The parents, birth, and birthplace of Ebenezer Brown are not known. He graduated from Dartmouth College in 1778. He studied for the ministry and preached for a time in Bethel, Vt., but was never ordained. He soon settled in Norwich as a farmer on a farm on Christian St., lately occupied by Roswell Tenney, where he died May 10, 1830, aged 80 years. He was familiarly known in Norwich as “Deacon Brown.” He married Patience, daughter of Samuel Bell of Norwich. Ebenezer Brown, son of Shubael and Edith (Bradford) Brown, came to Norwich at an early age from Canterbury, Conn.
United States Soldiers of the Civil War Residing in Michigan, June 1, 1894 [ Names within brackets are reported in letters. ] Eaton County Bellevue Township. – Elias Stewart, Frank F. Hughes, Edwin J. Wood, Samuel Van Orman, John D. Conklin, Martin V. Moon. Mitchell Drollett, Levi Evans, William Fisher, William E. Pixley, William Henry Luscomb, George Carroll, Collins S. Lewis, David Crowell, Aaron Skeggs, Thomas Bailey, Andrew Day, L. G. Showerman, Hulbert Parmer, Fletcher Campbell, Lorenzo D. Fall, William Farlin, Francis Beecraft, William Caton, Servitus Tucker, William Shipp, Theodore Davis. Village of Bellevue. – William H. Latta, Thomas B.
Not for the faint of heart or stomach, this is a graphically descriptive recounting of the captivity of Peter Williamson, who was taken by the Delaware Indians, at his own house near the forks of the Delaware in Pennsylvania. Of all the sufferings reported by captives, this particular account appears to go above and beyond the usual descriptions, almost to the point of unbelievability – because in this case, he doesn’t simply report the acts of cruelty, but vividly describes them in the most horrid fashion, even to claim the Delaware committed cannibalism on one of their captives, and then explaining how they did it.
In 1828 the transfer of the British garrison from Drummond Island to Penetanguishene commenced. A list of voyageurs who resided on Drummond Island at the time of the transfer. In many cases a brief biographical sketch is contained which may provide clues to their ethnicity, family relationships, and the location where they or their ancestors settled.
J. Montgomery Seaver began to publish manuscripts in the 1920’s on what he called the 100 most prominent names in America. In actuality, they were simply 100 of the most common names, and the whole series was part of a scam in which Jesse was eventually charged by Postal Inspectors. While Jesse over emphasized the benefits of his manuscripts, he did in fact provide some relevant information. The following manuscript is part of the Bell Family History published by Jesse in 1924. In it you will find short genealogies on many British and early American Bell families.
Dorcas Bell, m. Samuel Love July 3rd, 1759. Descendants 1) Robert Love, b. August 23rd, 1760 in Augusta County, Virginia, and d. in Waynesville, N.C. July 17th 1845. he was married to Mary Ann Dillard Sept 11, the year 1783. Said Mary Ann Dillard was b. 21st day of September 1767, and d. on the 25th, day of March 1842. 2) James Love, b. 3-10-1762, m. Winnesoppea Dillard 3) Thomas Love, b. Nov. 16th, 1766, m. “Patsy” Martha Dillard Jan 15th 1788, and d. in Macon Co. N.C., Nov. 3rd 1834, and left quite a list descendants, some of whom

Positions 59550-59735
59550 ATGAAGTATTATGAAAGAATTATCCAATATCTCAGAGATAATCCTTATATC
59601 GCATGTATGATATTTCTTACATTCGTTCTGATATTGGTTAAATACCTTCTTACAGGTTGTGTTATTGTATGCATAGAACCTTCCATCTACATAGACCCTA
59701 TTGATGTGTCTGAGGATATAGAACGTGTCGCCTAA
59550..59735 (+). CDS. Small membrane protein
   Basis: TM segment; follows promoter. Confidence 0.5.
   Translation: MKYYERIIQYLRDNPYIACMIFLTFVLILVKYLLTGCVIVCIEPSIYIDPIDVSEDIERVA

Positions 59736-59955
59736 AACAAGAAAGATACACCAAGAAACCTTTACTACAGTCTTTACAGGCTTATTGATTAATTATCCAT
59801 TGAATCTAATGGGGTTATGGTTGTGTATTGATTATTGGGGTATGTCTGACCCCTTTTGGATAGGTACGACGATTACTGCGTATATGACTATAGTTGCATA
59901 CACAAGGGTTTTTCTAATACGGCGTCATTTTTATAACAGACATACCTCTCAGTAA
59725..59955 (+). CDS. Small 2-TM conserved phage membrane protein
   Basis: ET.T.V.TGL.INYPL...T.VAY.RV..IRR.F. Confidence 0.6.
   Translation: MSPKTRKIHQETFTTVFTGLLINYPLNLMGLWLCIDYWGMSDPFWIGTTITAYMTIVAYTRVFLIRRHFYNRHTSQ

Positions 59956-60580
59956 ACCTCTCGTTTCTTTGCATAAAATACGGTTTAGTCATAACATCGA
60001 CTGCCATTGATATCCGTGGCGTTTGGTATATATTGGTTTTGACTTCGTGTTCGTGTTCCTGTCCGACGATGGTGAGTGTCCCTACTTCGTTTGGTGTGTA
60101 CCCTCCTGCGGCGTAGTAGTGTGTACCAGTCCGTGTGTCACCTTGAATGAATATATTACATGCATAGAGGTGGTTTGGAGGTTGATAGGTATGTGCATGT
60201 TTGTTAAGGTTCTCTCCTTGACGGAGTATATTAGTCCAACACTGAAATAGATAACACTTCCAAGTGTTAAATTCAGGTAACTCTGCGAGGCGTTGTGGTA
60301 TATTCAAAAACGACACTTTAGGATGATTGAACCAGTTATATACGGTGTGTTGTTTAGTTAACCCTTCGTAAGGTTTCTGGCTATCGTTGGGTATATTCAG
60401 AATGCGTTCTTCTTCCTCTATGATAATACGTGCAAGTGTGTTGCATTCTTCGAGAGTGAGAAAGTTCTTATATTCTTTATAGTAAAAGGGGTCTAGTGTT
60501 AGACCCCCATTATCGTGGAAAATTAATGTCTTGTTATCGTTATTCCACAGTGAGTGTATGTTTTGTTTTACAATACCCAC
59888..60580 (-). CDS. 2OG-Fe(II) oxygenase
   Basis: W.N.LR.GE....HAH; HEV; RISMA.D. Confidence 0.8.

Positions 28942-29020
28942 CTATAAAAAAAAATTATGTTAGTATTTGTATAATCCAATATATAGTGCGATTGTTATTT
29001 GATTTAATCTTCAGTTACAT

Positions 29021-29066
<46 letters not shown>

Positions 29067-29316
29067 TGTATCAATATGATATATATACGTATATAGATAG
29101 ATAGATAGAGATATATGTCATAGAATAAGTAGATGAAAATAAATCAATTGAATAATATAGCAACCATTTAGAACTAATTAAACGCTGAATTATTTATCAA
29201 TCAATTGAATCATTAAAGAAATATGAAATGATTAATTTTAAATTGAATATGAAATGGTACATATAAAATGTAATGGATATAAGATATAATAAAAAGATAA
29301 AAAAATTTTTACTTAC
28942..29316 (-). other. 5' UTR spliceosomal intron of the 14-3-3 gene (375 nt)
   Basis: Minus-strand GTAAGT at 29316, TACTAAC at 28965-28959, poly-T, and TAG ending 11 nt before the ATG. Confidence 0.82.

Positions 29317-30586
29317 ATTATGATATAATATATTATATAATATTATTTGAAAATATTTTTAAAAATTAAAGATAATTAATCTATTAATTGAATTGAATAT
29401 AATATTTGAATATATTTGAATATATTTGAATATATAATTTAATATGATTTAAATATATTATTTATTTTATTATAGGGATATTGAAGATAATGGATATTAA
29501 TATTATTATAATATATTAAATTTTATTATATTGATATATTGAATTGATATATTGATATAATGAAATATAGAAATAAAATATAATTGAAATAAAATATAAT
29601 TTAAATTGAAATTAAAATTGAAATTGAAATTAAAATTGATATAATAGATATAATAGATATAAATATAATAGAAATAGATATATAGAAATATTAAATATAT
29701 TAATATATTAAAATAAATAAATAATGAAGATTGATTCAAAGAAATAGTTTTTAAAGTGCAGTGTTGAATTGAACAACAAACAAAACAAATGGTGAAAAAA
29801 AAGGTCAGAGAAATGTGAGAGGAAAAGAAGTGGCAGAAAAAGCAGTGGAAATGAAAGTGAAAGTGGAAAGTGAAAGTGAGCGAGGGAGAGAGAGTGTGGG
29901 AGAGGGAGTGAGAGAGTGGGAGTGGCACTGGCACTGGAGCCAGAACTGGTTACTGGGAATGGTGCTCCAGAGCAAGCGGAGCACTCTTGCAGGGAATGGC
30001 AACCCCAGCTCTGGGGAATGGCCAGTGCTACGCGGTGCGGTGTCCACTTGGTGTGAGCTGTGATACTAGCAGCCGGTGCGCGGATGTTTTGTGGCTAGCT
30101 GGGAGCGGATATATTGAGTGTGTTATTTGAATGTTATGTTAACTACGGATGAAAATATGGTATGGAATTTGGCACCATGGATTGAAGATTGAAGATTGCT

James Bell, b, –?; m, ______?; d. 7-17-92 (July – 1792) 1) Joseph Bell. Descendants. (a)b.____? D. 1833-34. From his will, which will hereafter be copied in this record, it will be presumed that he never married, as he left no descendants. 2) William Bell, b.____? d. 10-1805, Nelson Co. KY m.______? 3) James Bell, b._____?, d._______, m.______? 4) Samuel Bell, b.____?, d._______, m.______? 5) Dorcas Bell, b. 1739, in Augusta County, Virginia, and was married to Samuel Love, of Pennsylvania, in the year (July 3rd) 1759. d._____? 6) Nancy Bell, b.____? m. William Gambell in _____? d.______? 7) Sarah Bell, b.____?
In the name of God. Amen! I, Joseph Bell, of the County of Augusta, and state of Virginia, being of sound and disposing mind and memory do make my last Will and Testament in manner following, towit: I give my soul to Almighty God who gave it, and my body to the Earth, all my just debts and funeral expenses to be paid first, etc. Impremises, I give, demise and bequeath to my Brother, William Bell’s two oldest children, James Bell and Elizabeth Bell, two hundred acres of land on both sides of the South River adjoining the line that
Samuel Love, of Pennsylvania, married Dorcas Bell, of August County, Virginia, July 3rd in the year 1759. They lived near Tinkling Spring Church, in which later place, their eldest son, Robert, was baptized by the blind Preacher, Waddell(?), a near relative of Dorcas Bell. Mr. Waddell had charge and care of Robert and Thomas Love after the death of their Mother(?). The other children, towit: William, James, Sarah, Mary, Dorcas, and Winifred remained with the Bell family. The Bells opposed the marriage of Samuel Love and Dorcas Bell. Robert Love married, Mary Ann Dilliard, daughter of Genl. Thomas Dilliard, or
Person Interviewed: Rev. James Singleton Location: Mississippi Date of Birth: 1856 “My name’s James Singleton. I’se a Baptist preacher. I was born in 1856, but I doan know zactly what date. My mammy was Harr’et Thompson. Her marster was Marse Daniel Thompson over in Simpson County on Strong River at a place called Westville. My pappy, he come from South Ca’lina—Charleston—an’ was give to do old folks’ darter. His name was John Black an’ he was owned by Mr. Frank Smith over in Simpson. He was brought down frum South Ca’lina in a wagon ‘long wid lots mo’. “Me, I